The top United Nations relief official today expressed grave concern at a decision by authorities in Zimbabwe to restrict distribution of aid in the country in the run-up to presidential elections.
“This goes against fundamental humanitarian principles,” John Holmes, Emergency Relief Coordinator, said today in a statement. “Humanitarian agencies must be allowed to reach freely those who are in need in Zimbabwe. Millions of Zimbabweans are unfortunately dependant on humanitarian aid in the present circumstances,” he added.
Mr. Holmes, who is also the Under-Secretary-General for Humanitarian Affairs, called on the Zimbabwean Government to facilitate unrestricted access for aid workers. “Humanitarian agencies are guided by the principles of neutrality and impartiality, their mandate being only to alleviate the suffering of people in distress,” he said.
Non-governmental organizations (NGOs) in Zimbabwe have been facing increasing restrictions in advance of presidential elections later this month. NGOs in different parts of the country have recently been ordered to suspend their operations, partially or totally.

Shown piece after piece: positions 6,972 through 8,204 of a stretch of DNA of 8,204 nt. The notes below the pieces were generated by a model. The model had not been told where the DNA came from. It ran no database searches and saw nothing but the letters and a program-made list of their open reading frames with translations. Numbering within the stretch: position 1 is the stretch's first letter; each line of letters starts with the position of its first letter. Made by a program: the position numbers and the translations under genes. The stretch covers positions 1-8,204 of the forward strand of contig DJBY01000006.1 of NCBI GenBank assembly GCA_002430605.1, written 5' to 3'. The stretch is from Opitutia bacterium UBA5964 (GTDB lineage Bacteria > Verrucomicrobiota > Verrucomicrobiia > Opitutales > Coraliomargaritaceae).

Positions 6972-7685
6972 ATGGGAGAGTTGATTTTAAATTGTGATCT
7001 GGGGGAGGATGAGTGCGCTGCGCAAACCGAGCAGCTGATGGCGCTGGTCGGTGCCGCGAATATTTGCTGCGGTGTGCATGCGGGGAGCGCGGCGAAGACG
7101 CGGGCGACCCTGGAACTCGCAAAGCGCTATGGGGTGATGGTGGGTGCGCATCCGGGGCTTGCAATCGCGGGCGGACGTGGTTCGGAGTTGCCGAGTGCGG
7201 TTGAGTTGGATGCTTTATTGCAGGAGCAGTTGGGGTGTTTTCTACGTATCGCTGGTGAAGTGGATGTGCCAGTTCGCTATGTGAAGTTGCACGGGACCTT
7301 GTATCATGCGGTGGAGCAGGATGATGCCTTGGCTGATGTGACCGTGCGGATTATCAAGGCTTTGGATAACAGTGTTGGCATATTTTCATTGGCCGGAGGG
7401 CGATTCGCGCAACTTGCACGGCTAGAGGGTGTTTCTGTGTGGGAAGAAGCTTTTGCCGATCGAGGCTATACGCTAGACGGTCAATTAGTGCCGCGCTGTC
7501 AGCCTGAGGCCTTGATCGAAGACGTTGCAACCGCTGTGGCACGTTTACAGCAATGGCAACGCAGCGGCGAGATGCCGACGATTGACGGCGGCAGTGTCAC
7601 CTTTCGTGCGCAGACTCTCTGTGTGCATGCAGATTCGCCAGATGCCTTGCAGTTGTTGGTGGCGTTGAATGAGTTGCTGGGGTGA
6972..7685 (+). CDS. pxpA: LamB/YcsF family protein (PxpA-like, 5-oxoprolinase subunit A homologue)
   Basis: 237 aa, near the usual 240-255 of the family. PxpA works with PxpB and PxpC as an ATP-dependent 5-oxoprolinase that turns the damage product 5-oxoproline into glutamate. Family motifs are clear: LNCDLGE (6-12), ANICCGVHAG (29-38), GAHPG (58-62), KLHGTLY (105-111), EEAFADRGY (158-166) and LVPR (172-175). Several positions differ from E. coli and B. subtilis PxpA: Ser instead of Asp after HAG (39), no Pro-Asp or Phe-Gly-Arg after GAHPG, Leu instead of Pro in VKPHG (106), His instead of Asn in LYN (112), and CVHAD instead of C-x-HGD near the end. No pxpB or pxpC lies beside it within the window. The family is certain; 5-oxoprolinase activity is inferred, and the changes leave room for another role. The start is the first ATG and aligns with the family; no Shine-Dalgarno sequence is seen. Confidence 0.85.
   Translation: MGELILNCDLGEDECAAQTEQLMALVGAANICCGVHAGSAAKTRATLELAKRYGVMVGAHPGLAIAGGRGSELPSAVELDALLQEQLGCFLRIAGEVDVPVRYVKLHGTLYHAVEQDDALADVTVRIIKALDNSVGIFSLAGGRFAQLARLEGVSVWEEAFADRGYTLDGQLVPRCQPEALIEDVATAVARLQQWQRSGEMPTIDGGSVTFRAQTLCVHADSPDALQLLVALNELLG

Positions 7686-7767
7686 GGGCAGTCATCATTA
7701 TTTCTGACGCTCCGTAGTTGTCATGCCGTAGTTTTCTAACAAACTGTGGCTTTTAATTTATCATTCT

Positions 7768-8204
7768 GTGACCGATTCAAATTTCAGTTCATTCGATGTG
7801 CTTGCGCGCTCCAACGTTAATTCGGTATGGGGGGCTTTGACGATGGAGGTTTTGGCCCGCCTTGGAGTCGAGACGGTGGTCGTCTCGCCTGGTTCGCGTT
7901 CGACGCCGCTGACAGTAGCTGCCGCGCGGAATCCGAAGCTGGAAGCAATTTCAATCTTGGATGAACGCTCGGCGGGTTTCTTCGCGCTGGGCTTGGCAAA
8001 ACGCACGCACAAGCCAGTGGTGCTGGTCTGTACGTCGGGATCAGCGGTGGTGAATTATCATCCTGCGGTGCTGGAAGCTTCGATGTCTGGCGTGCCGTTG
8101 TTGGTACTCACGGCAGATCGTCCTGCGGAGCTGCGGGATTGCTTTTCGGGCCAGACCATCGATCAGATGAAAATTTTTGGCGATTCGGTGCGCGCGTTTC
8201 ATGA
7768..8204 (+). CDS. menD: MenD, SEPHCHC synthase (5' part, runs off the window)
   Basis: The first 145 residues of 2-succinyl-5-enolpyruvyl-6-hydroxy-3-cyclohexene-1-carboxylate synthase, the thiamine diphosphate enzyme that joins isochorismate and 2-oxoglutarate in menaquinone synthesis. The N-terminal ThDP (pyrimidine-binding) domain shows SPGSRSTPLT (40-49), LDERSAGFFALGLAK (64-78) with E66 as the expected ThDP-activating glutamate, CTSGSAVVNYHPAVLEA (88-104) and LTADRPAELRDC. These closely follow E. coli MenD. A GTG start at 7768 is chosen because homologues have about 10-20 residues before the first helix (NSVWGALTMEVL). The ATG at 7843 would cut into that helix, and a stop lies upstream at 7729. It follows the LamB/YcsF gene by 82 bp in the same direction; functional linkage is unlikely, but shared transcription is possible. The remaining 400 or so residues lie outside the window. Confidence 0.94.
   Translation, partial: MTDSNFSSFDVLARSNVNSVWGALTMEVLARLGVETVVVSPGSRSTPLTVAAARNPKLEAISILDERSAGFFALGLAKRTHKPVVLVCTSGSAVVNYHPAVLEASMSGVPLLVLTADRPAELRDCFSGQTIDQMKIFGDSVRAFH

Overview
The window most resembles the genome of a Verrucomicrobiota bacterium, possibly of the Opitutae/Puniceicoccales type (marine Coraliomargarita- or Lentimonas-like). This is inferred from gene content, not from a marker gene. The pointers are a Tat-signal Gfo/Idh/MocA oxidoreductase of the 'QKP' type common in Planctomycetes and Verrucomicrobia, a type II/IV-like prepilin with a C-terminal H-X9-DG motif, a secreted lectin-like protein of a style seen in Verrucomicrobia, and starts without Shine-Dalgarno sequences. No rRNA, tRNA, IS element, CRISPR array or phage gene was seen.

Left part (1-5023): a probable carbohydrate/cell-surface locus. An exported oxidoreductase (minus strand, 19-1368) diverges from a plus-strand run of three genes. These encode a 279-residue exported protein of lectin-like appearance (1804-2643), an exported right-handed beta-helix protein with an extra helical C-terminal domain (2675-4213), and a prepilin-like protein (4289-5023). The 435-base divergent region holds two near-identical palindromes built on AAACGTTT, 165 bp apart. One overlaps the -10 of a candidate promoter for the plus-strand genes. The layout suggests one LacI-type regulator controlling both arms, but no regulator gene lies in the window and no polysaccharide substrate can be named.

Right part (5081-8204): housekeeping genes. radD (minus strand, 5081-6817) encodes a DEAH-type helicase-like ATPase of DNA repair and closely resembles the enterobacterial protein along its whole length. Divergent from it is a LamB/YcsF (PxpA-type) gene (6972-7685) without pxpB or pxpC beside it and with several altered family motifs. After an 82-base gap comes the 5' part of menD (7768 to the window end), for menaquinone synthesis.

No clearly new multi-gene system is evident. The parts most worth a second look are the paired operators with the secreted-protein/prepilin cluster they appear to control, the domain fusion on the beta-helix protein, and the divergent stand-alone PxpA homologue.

Aid programmes that have been affected include school feeding programmes and those for orphans and vulnerable children.
According to the UN Children’s Fund (UNICEF), among those displaced by election-related violence are more than 10,000 children.
Meanwhile, the UN High Commissioner for Human Rights also said today that she is “deeply concerned” at the reports from Zimbabwe.
“If true, this would be an unconscionable act,” Louise Arbour said. “To deprive people of food because of an election would be an extraordinary perversion of democracy, and a serious breach of international human rights law.”
Ms. Arbour made her comments in Rome shortly after addressing global leaders at the High High-Level Conference on World Food Security on the issue of human rights and food.
The restrictions in Zimbabwe come at a time when food security in the country is deteriorating, leaving an increasing number of people vulnerable. According to the UN Food and Agriculture Organization (FAO), poor rainfall and lack of seeds mean that this year’s harvest will be worse than in 2007.
Aid operations in the country are intended to benefit over four million Zimbabweans, or over one-third of the population.
In late 2007, 42 UN agencies and NGOs appealed for $317 million to provide aid to the country. Halfway through 2008, the Appeal is only 17 per cent funded.